we now have four kids at home, ranging from 5-12, and we need places to go that are outside, safe, friendly, and accessible. our first choice is the lazy river, an outdoor pool at the university that has just opened up again, and we are all avid swimmers, so this works out great. it has some downsides: if you forget your sunblock or aren't thorough enough, you're dead. the kids lose clothing or leave it in the car. they refuse to leave, which is a good side, i guess.

the science spectrum is another place. this weekend we went there for a while. there was a little animal show, back in the stage corner of the basement, where a guy was showing live animals. one was a skink, a large fat kind of lizard from australia. another was a tarantula named hollywood. in order to get to that stage you have to walk through an exhibit on the brazos river watershed, with large pictures of lowland swamps that exist in a certain narrow corridor down through the state of texas. for a hot, dry state as huge as it is, you might not even know we have any lowland swamp, but we do, and when you're in that museum basement, you feel like you're in the middle of it. i like to sit on a bench in that basement where a radio plays an endless loop on the lubbock weather, which on this day was windy with a fire danger, but still warm. the kids tear around; it's hard to keep up with them, but they generally aren't too far beyond my awareness.

last place: it's called legacy village, and i'm really beginning to wonder about it. it has a huge fort, an old village area, and lots of play equipment. it's generally popular with lots of kids but the pure number is a little overwhelming. some kids are not all that nice. the other day there were kids who had been instructed to leave families alone, but who still didn't. ah well. came back and told my friends at work, and they said that needles and condoms had been found at the park. i guess it requires pretty constant supervision of all kinds. i was always a fan of letting kids run off and do physical things on playground equipment, enjoying the fresh outdoor air, and relating to people in a healthy environment. i guess, in some ways, we'd be better off out on the plains in a dusty riverbed.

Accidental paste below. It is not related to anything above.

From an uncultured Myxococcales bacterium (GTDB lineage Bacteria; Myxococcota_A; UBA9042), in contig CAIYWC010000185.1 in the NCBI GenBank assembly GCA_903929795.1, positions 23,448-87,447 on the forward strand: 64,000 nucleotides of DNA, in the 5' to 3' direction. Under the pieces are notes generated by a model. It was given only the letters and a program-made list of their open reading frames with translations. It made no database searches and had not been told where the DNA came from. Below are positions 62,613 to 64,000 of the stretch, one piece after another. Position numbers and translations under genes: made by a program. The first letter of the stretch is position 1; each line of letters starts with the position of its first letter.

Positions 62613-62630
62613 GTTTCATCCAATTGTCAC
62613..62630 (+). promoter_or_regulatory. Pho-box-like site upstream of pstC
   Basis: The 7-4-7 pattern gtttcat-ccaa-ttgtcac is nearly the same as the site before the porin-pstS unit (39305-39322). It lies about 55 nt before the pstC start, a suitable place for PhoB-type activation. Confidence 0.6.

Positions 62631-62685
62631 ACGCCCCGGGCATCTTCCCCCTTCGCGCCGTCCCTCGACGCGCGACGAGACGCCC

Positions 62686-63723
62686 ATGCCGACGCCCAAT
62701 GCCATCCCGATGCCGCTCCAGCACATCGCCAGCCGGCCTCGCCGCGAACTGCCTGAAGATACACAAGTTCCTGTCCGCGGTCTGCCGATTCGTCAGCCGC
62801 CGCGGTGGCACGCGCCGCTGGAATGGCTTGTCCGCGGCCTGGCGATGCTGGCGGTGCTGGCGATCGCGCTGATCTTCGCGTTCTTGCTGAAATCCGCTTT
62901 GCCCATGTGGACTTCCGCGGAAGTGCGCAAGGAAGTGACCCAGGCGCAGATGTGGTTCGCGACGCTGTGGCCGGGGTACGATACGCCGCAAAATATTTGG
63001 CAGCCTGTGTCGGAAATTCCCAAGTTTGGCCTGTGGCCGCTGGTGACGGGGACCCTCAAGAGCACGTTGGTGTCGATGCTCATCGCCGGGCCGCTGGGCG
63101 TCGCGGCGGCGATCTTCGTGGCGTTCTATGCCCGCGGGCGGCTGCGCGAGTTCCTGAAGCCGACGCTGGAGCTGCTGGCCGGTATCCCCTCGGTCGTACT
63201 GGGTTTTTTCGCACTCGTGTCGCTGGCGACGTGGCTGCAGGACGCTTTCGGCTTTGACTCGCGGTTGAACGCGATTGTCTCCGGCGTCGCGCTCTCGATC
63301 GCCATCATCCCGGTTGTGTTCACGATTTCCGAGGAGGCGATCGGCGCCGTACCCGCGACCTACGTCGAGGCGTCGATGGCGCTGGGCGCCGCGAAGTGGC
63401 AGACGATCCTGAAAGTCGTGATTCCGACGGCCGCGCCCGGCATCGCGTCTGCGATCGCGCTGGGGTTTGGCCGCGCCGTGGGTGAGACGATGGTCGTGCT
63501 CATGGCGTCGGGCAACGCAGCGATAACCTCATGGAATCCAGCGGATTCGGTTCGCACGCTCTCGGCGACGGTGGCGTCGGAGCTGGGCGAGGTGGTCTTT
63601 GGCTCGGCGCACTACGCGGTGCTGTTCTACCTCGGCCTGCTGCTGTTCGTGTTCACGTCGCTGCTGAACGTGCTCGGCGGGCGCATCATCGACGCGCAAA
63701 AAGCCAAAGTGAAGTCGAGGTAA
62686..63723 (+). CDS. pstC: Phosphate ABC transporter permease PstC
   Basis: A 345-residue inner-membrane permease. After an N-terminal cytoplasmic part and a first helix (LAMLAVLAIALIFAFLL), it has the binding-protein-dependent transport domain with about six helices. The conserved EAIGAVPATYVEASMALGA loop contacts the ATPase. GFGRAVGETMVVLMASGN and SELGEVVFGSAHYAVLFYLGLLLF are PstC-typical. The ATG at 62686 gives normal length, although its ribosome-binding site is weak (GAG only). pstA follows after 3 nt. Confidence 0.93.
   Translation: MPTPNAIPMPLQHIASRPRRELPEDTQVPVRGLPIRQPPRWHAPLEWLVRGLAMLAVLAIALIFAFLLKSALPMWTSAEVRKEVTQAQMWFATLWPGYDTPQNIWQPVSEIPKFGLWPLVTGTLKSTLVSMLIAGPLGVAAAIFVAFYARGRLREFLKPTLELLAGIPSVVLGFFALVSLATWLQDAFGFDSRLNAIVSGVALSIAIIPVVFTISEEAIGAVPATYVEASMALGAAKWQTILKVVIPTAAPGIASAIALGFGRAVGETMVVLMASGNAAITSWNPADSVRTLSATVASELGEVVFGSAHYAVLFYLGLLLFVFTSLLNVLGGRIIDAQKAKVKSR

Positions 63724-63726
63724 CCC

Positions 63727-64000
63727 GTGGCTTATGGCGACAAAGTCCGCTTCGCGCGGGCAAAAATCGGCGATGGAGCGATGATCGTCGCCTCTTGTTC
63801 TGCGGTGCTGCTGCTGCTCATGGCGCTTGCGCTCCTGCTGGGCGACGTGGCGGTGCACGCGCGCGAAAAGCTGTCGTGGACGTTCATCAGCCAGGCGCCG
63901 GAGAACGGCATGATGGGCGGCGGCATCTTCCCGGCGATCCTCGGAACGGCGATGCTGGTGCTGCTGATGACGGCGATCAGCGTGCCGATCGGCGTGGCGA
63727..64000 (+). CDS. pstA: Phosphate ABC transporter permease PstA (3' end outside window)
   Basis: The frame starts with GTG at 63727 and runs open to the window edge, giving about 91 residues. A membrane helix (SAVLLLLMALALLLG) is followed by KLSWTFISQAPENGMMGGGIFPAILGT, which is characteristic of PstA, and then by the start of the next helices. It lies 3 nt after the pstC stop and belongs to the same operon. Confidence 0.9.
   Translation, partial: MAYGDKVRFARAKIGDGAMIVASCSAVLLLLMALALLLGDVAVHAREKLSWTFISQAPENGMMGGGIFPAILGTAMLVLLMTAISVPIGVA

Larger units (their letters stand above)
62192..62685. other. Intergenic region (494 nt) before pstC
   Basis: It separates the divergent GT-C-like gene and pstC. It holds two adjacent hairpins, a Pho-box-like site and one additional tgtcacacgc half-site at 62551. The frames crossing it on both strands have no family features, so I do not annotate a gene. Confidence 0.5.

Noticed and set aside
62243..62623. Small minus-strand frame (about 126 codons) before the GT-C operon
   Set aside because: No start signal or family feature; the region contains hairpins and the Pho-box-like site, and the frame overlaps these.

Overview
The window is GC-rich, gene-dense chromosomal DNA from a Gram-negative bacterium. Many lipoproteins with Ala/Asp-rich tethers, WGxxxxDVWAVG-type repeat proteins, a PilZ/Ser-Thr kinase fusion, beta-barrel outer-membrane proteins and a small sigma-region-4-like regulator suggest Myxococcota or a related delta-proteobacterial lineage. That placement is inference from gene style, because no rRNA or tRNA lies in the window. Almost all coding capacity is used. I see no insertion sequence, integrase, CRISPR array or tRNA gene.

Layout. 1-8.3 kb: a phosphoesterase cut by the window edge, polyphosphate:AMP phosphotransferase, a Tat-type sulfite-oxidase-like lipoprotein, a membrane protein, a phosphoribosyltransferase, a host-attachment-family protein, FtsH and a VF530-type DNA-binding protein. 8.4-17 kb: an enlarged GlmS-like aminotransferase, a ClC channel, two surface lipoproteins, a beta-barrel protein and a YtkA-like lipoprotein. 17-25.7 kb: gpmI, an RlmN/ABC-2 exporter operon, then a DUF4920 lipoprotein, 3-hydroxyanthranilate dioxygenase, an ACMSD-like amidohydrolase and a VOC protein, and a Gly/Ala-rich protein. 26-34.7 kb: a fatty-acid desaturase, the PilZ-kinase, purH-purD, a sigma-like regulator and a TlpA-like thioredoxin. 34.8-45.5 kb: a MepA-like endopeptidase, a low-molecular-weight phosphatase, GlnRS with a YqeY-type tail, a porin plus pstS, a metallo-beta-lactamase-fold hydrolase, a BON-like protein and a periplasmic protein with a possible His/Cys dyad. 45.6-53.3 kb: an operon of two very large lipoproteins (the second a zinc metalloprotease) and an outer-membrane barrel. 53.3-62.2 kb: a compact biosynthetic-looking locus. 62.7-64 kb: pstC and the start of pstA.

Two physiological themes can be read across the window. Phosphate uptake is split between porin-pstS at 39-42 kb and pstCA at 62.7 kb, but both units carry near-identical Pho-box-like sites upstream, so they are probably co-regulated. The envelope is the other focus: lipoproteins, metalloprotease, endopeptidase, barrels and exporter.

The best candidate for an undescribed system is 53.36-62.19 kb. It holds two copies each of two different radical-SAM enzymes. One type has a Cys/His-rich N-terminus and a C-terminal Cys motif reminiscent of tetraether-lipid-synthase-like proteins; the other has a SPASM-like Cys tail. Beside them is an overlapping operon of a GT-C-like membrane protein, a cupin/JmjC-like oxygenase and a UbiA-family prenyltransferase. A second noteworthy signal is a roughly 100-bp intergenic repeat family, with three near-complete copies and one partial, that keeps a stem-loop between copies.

it used to be, you could let your kids run out the front door and they'd pretty much wander the neighborhood, getting into some trouble but usually treating woods and fields like a large playground. whole afternoons would go by and they'd come back when they were hungry which was generally dinnertime. the evenings were slightly more guarded. they'd go outside again for a few more hours, this time for a nighttime game of tag or capture the flag but this time parents would want to know where they were and what they were doing and pretty much didn't want them wandering off at the edges, on the busy streets, or even where people couldn't see what was happening. in the day this wasn't an issue because people were around, and they could see. windows were open. if somebody yelled or something happened, people would come out and look.

Saturday, April 05, 2014

the girls are here, have been for a week, and life is a lot busier. i may be writing less, parenting more; we parents are outnumbered and burdened. but we will survive too. there may be a bit of chaos as we get adjusted.

the girls make demands, and have a chorus of letting us know their feelings, much as the peepers would up north. for us, used to boys getting dressed quickly and running out the door, mornings are long as they try to get their hair right, etcetera. we try to make them happy; sometimes we can't.
Across busy Flint Avenue, a castle-like house stands empty, unleased for about a month. i've kind of gotten used to the silence of nobody living there; it's an awesome castle-like structure with dormers and turrets, and additions out the side, and it's so quiet, so nice just now. but there's construction and the like all through the neighborhood, also fire trucks, medivacs at night, things happening. the governor came to town and spoke like maybe four blocks away, in the arena. traffic was busy, but it's always busy.

got some onions and garlic in; i'm planning how i can accomplish sunflowers, and maybe peppers and some tomatoes. don't know if i can grow anything in this texas soil. but i've met some people who do, and actually my jalapenos did just fine last year, i'll stick with what works and see if i can keep cranking it out.

then, out there in the world, there are lots of nice cars, in a hurry. after i go out, i rush back home, shut up the fence, water the vegetables, and do some throw with the dog. let the traffic sounds fill out the background. beyond the fence, the castle; the street, at its busiest, comes through a little spring-like tunnel there, as the enormous elms are greening up, and we try to sustain the charm index for the entire neighborhood. it's april, time for some graphics.